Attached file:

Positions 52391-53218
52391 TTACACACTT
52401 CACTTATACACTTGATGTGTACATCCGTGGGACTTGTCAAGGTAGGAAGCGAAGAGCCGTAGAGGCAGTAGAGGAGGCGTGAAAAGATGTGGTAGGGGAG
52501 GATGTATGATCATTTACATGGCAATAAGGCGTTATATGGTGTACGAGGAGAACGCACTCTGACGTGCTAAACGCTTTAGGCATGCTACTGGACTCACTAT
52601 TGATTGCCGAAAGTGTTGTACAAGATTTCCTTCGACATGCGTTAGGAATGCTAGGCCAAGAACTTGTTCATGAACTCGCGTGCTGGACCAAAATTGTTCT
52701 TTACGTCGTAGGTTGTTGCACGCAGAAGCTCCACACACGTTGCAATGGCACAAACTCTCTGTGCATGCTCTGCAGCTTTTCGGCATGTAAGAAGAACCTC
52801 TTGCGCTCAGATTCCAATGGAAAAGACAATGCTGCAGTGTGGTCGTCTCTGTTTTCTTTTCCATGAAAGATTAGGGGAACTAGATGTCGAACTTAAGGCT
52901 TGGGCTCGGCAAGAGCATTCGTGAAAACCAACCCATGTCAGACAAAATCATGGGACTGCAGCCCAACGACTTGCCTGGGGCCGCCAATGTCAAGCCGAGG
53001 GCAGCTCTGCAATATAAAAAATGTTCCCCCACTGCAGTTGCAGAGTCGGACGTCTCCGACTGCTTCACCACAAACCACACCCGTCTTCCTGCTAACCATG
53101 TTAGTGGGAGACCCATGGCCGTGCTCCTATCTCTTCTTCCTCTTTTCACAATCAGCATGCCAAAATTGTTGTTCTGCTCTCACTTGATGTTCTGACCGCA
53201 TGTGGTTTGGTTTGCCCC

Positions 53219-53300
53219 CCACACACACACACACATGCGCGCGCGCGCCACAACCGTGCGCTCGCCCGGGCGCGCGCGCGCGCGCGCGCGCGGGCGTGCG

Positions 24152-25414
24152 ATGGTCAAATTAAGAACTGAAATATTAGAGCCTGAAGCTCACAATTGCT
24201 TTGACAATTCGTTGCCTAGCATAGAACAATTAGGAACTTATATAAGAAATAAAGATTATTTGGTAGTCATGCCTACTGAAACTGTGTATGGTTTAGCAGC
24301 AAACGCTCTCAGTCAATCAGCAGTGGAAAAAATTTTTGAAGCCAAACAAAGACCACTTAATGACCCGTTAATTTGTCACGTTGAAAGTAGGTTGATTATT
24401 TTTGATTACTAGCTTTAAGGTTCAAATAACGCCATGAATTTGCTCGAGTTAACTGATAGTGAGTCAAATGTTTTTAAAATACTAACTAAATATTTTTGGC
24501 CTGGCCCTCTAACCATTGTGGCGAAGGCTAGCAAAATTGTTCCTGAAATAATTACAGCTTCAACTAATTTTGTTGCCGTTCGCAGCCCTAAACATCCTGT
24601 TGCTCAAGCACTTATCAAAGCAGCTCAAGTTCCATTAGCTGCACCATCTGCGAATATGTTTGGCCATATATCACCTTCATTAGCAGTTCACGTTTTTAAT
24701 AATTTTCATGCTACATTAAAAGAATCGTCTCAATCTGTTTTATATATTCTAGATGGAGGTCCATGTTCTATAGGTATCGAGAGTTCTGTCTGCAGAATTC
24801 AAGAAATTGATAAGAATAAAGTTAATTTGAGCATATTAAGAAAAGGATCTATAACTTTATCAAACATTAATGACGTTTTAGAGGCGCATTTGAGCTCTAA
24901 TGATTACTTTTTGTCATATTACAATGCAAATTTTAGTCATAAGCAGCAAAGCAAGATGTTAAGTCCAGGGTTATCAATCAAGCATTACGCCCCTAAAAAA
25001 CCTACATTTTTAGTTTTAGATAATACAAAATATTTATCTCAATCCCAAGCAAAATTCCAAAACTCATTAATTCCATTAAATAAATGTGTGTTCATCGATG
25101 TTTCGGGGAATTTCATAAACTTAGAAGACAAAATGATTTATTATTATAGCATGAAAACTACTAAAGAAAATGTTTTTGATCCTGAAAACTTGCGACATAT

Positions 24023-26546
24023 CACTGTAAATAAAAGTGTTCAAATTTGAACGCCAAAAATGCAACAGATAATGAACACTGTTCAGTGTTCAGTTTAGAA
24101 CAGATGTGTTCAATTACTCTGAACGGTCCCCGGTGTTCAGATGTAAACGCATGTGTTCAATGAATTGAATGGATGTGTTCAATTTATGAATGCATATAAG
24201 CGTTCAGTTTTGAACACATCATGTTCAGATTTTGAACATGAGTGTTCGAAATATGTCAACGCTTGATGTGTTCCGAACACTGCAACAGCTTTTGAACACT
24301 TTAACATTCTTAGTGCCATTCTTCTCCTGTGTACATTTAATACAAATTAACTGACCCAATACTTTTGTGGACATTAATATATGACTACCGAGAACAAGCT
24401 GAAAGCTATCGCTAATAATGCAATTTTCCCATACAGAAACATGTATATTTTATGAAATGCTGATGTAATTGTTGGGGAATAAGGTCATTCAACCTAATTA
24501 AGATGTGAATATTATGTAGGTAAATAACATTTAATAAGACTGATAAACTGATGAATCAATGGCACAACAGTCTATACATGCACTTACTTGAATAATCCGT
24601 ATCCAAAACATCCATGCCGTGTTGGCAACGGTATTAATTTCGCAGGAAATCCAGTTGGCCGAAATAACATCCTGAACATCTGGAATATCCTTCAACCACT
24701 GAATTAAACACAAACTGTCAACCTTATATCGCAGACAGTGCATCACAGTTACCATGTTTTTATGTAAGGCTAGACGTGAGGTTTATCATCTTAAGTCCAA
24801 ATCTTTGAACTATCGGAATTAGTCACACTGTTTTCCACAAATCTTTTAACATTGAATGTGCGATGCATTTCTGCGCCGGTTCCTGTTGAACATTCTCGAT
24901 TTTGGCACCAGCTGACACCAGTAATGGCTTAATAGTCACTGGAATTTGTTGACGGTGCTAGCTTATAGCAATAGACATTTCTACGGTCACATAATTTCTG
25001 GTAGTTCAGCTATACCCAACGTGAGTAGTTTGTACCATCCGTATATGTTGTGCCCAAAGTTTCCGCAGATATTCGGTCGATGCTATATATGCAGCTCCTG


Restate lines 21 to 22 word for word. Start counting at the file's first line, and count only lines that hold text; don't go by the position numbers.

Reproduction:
24701 AATTTTCATGCTACATTAAAAGAATCGTCTCAATCTGTTTTATATATTCTAGATGGAGGTCCATGTTCTATAGGTATCGAGAGTTCTGTCTGCAGAATTC
24801 AAGAAATTGATAAGAATAAAGTTAATTTGAGCATATTAAGAAAAGGATCTATAACTTTATCAAACATTAATGACGTTTTAGAGGCGCATTTGAGCTCTAA